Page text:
VOD film review: Labyrinth
Ivan Radford | On 17, Jan 2019
Director: Jim Henson
Cast: Jennifer Connelly, David Bowie
Watch Labyrinth online in the UK: Netflix UK / Sky Cinema / NOW / Apple TV (iTunes) / Prime Video (Buy/Rent) / TalkTalk TV / Rakuten TV / Google Play / Sky Store
“It’s only forever, not long at all.” Those are the words of Jareth the Goblin King, who turns a young girl’s world upside down in 1986’s fantasy gem Labyrinth. Sarah (Jennifer Connelly), a 16-year-old older sister to baby brother Toby (Toby Froud), finds herself irritated by his crying and wishes for him to be taken away. And so up pops Jareth who offers Sarah her dreams in exchange for Toby, and whisks him away to his labyrinth. Sarah, regretting her request, tries to find him and get him back home – before her time runs out and he’s turned into a goblin.
What ensues is the kind of child-in-a-strange-land tale that has long been a staple of the fantasy, coming-of-age genre – one in which the strangeness and scariness of the kingdom encountered by our young hero is partly dangerous because it represents, on some level, the adult world. At the start of the film, we can see copies of Where the Wild Things, The Wizard of Oz and Alice in Wonderland in Sarah’s room, and Labyrinth plays out like a trippy blend of all three – given an added flourish all its own.
That’s partly thanks to a gloriously unnerving performance from David Bowie. Who else would you cast as Jareth the Goblin King, an unusual, intimidating, adult, disarming, agile, playful figure? Bowie turned down the part of a Bond villain in A View to a Kill (a part taken by Christopher Walken) before ending up taking Jareth – a more intriguing family-friendly challenge, with Bowie writing five songs for the movie. He brings his signature style to the soundtrack as well as the screen, and that larger-than-life persona seeps through the whole production, amplifying that feeling of being lost in a maze that’s beyond our normal realm.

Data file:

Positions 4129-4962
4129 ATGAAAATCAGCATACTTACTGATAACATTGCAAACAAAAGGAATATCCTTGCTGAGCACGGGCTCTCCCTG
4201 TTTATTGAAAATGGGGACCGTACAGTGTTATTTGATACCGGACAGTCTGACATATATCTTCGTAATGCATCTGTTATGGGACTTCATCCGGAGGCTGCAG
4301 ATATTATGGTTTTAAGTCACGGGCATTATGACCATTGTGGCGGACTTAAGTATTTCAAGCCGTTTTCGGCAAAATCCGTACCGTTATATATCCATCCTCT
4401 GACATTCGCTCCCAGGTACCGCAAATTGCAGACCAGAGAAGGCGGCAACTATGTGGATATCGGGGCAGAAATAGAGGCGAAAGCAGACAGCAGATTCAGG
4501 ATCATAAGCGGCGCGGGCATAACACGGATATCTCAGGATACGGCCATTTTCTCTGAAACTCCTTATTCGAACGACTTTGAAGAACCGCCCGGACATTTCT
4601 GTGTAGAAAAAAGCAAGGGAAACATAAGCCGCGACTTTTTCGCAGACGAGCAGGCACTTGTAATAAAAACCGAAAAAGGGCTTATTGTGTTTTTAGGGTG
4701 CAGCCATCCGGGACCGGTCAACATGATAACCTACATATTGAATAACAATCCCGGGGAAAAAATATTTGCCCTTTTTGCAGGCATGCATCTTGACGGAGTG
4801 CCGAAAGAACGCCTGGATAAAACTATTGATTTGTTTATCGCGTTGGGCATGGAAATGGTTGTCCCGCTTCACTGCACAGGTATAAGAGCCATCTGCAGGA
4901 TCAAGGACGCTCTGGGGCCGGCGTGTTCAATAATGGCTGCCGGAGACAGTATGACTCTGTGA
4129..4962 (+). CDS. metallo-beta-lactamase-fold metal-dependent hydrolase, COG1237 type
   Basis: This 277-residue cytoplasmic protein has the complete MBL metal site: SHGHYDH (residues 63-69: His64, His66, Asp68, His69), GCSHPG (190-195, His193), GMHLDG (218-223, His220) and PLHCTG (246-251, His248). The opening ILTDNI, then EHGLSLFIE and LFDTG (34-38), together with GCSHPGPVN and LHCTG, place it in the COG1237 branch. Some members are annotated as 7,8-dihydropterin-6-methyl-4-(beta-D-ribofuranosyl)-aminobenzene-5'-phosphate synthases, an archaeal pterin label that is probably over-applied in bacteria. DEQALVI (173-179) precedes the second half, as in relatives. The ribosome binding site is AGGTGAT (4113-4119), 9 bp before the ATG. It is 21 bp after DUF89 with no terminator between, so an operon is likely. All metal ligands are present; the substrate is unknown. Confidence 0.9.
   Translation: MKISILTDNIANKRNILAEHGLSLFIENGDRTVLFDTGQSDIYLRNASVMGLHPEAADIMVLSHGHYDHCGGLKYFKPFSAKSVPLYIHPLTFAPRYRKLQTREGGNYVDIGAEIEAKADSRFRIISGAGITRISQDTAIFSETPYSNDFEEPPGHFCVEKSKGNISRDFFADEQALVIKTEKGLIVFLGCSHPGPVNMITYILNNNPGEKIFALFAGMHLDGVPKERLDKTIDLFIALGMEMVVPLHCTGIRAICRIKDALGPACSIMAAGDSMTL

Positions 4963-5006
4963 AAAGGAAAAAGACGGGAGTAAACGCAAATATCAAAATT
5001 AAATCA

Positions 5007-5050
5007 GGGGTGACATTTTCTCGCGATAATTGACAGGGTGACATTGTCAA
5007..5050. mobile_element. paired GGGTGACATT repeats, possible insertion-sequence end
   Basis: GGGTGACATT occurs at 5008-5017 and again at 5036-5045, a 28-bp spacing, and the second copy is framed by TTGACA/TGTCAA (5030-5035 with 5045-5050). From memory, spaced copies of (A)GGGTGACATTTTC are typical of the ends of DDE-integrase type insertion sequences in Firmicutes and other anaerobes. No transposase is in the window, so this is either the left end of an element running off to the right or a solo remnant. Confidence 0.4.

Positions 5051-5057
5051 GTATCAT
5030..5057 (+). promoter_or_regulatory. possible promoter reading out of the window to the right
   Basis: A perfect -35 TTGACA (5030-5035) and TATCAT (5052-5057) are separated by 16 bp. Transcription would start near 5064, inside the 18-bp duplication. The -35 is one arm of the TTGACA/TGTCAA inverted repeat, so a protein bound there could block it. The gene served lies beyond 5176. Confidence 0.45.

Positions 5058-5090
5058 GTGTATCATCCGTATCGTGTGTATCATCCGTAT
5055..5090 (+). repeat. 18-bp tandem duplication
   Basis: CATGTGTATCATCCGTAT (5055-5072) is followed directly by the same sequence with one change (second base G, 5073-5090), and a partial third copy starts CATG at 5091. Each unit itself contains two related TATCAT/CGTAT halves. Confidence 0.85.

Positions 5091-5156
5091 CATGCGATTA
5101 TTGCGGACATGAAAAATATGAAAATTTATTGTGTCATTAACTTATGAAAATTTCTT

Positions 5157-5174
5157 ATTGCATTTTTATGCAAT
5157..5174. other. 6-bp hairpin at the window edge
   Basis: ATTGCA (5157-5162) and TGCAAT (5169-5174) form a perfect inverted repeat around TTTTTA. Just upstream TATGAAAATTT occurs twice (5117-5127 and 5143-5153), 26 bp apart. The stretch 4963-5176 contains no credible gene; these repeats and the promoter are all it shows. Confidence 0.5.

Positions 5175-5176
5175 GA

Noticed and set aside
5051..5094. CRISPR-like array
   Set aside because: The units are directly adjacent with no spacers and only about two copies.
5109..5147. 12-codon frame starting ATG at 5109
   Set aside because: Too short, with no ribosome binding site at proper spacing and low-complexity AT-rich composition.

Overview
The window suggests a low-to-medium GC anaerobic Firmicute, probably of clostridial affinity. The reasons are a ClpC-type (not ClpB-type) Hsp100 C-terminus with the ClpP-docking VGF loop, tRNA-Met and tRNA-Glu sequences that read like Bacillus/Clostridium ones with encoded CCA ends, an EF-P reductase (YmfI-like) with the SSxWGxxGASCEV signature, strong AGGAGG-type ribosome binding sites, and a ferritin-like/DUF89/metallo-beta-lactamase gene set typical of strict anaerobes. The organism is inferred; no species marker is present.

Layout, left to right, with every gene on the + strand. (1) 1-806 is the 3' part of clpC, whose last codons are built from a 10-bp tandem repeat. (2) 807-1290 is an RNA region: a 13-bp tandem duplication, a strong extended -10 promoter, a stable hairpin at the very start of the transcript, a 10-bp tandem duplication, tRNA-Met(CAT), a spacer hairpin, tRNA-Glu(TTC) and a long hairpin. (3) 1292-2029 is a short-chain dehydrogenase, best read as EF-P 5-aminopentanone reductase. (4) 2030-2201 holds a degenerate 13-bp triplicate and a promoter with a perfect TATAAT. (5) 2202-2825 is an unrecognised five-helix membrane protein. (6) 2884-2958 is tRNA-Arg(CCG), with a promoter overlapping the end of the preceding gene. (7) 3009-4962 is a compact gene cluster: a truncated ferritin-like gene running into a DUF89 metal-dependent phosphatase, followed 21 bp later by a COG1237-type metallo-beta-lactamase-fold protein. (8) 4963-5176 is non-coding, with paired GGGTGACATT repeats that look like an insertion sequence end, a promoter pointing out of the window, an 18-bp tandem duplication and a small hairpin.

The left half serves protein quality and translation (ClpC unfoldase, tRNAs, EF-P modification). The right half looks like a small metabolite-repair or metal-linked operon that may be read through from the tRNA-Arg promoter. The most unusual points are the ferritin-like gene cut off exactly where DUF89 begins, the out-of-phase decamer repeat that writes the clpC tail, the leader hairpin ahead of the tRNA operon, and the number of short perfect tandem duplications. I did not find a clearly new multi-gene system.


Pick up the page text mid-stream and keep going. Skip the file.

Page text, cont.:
But Bowie also reportedly moved away from the 007 film because he feared a blockbusting actioner would mostly involve watching his stunt double do things. Labyrinth’s staying power, beyond Bowie’s enchanting screen presence, lies in precisely that physical quality, with director Jim Henson crafting a practical world full of matte paintings, tangible props and remarkably hands-on effects (literally, in the case of the Shaft of Hands sequence), which makes everything that bit more eerily convincing. Kinetic camerawork, tumbling visuals and dizzying ball featuring Bowie in full musical flight are mesmerising to behold now, while puppetry is delivered by Muppets veterans Frank Oz, Dave Goelz, and Steve Whitmire among others.
Connelly is excellent as the young woman learning to take responsibility for her actions, and for lives that aren’t just hers. While the script doesn’t always quite come together, there’s a nice throughline of humour (Monty Python’s Terry Jones worked on the script). Combined with the iconic music and sheer imagination of the filmmaking team – a climactic showdown in an Esher-like staircase is jaw-dropping stuff – the result is a cult adventure that still rings with a creepy absurdity and appealing, monstrous charisma today. It’s not quite forever, but that’s an impressively long time.
Labyrinth is available on Netflix UK, as part of an £9.99 monthly subscription. It is also available on Sky Cinema. Don’t have Sky? You can also stream it on NOW, as part of an £11.99 NOW Cinema Membership subscription. For the latest Sky TV packages and prices, click the button below.